Cruising the coast of Norway all the way up to the Arctic Circle is high on many a traveller’s must-do list, and who can blame them? With the midnight sun in the summer and a good chance of the Northern Lights in the winter it’s going to be a spectacular experience no matter when you go.
And don’t forget the fjords – these incredibly steep, long valleys are an integral part of the country’s image. Although not unique to Norway, just like the Vikings and Santa Claus they are symbols Norwegians will try to convince you are theirs alone. No matter, because while New Zealand and Alaska have them too, nowhere does fjords like Norway.
To really experience the natural beauty of the country it’s definitely hard to beat a cruise along its coastline. There are a wealth of options, routes and activities but one feature they all have in common is scheduled stops along the way. Often these last just a few hours but you wouldn’t want to waste the opportunity to visit new places while in port, now would you? I thought not.
You may be able to choose the option of a guided tour and if this sounds appealing you’ll likely get a good introduction to the town while the ship is docked. But chances are that you will have an hour or two to yourself – longer if you forego the tour – so we’re going to help you get the most our of your all-too-brief visit with this new series of articles.
Rather than start at the most southerly or northerly harbour town I’m going to defy logic and begin kind of in the middle with my adopted home, Trondheim. It’s a wonderful ‘city’ (for most visitors, it’s a town – but in a country of so few people, it is in fact the third largest city) in which I’ve lived for 15 years. It was the original capital of Norway too – when it was known as Nidaros. Check the Hotelspecials site for some deals on accommodation.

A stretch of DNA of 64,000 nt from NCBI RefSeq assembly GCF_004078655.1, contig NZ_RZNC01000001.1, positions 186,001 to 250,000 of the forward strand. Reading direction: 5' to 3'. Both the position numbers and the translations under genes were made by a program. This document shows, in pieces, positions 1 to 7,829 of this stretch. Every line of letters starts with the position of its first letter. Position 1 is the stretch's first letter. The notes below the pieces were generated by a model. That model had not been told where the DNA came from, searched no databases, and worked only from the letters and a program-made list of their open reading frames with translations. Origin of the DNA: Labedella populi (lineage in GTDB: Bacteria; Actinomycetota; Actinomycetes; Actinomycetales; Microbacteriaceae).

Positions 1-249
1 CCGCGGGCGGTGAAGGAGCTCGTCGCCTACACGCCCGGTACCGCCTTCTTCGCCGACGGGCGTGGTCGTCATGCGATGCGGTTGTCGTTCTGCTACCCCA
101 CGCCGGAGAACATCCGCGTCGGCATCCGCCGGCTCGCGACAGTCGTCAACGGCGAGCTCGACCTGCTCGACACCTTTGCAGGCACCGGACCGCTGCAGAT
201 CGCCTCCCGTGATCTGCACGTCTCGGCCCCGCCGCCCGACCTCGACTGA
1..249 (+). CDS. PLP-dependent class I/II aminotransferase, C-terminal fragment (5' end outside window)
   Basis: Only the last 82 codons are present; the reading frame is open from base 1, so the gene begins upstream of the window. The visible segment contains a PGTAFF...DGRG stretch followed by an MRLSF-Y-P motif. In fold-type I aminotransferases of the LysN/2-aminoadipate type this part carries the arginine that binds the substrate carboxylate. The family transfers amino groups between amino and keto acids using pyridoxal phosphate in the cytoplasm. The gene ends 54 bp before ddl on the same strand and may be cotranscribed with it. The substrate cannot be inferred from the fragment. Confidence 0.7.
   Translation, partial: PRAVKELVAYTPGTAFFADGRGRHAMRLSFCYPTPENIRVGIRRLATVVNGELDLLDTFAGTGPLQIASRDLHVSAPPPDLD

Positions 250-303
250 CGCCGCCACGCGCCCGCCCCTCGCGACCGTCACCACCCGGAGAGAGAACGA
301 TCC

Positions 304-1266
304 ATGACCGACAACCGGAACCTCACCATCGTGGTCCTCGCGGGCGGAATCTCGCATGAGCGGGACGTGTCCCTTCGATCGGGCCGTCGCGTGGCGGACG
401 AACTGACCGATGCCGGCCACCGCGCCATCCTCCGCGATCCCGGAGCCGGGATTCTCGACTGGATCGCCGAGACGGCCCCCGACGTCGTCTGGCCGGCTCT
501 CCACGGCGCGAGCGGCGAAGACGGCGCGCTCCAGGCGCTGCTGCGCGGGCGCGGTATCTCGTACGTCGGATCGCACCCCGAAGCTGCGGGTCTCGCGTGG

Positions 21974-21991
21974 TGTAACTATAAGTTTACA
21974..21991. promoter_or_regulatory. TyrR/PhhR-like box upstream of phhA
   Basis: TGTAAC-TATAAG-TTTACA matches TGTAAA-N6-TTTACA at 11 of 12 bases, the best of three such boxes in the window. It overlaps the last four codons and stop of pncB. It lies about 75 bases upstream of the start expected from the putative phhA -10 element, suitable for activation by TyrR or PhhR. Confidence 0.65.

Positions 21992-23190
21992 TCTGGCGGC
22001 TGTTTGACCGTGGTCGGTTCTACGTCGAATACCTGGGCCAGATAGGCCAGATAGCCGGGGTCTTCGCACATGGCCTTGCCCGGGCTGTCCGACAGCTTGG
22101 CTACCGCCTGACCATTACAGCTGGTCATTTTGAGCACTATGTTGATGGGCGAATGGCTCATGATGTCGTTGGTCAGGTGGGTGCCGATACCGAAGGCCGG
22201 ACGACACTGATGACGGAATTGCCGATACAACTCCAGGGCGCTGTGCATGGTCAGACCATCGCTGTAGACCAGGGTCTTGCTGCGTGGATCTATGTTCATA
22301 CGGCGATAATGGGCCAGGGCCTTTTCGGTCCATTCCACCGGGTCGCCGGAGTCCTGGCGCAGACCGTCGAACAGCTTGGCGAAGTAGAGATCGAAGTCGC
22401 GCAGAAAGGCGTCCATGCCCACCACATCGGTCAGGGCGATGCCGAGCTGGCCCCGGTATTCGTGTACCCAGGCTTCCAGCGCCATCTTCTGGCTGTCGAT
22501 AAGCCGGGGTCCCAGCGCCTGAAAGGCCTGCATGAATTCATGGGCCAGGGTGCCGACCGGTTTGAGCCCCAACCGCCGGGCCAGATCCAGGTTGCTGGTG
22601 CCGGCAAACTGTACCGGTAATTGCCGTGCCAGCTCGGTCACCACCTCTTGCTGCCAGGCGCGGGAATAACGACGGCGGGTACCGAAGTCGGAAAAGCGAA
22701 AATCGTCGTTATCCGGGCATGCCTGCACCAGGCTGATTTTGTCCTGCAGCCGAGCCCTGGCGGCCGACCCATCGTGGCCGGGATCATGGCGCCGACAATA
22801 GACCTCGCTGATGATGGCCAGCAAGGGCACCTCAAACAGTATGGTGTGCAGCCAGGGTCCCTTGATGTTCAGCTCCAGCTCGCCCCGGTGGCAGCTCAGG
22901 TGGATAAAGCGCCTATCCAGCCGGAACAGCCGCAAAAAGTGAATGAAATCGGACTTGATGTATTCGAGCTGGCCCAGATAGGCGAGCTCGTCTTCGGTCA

Let’s face it, you can only scratch the surface in a few hours but rather than waste your precious time gasping at the prices in the ubiquitous chain stores you can find in any European town, here are far some better ideas:
- Start by making for the Nidaros Cathedral, and then work your way back. This stunning Gothic building is still an important place of pilgrimage and was first completed in the 14th century. Several major fires in the city damaged the cathedral and the latest version dates from the late 19th century restoration. This is a rather untraditional aerial view I shot while paying with my drone recently
- Next door is the Archbishop’s Palace where you can view Norway’s national regalia as well as other historical treasures from the cathedral
- Time to walk off that culture: Continue through the grounds to the river where you’ll find an attractive park – Marinen.
- Follow the river to the left and out of the park to reach Gamle Bybro, the old town bridge.
- Everyone takes a photo or two here up and downriver, so don’t beat them, join them
- Cross the bridge to the cobbled streets of Bakklandet. There are some interesting independent shops here selling arts, crafts and souvenirs.
- Grab a coffee at Dromedar – ask for a Sweet Chili, the house speciality. You can thank me later 🙂
- Cross back over the river and walk north, taking in the old wharf buildings on the right
- If you are lucky enough to be in town at lunchtime Monday to Saturday then don’t miss Bakgården Restaurant just a little further along the same road – Kjøpmannsgata – but on the left side as you walk from the old bridge at number 40. Here you’ll find the best local ingredients served as a Norwegian version of tapas. Service is superb, the dishes are amazing and prices are reasonable for Norway.
Hopefully this brief list will have whetted your appetite – we’ll have similar articles on other port towns in Norway and much more on Trondheim in the near future.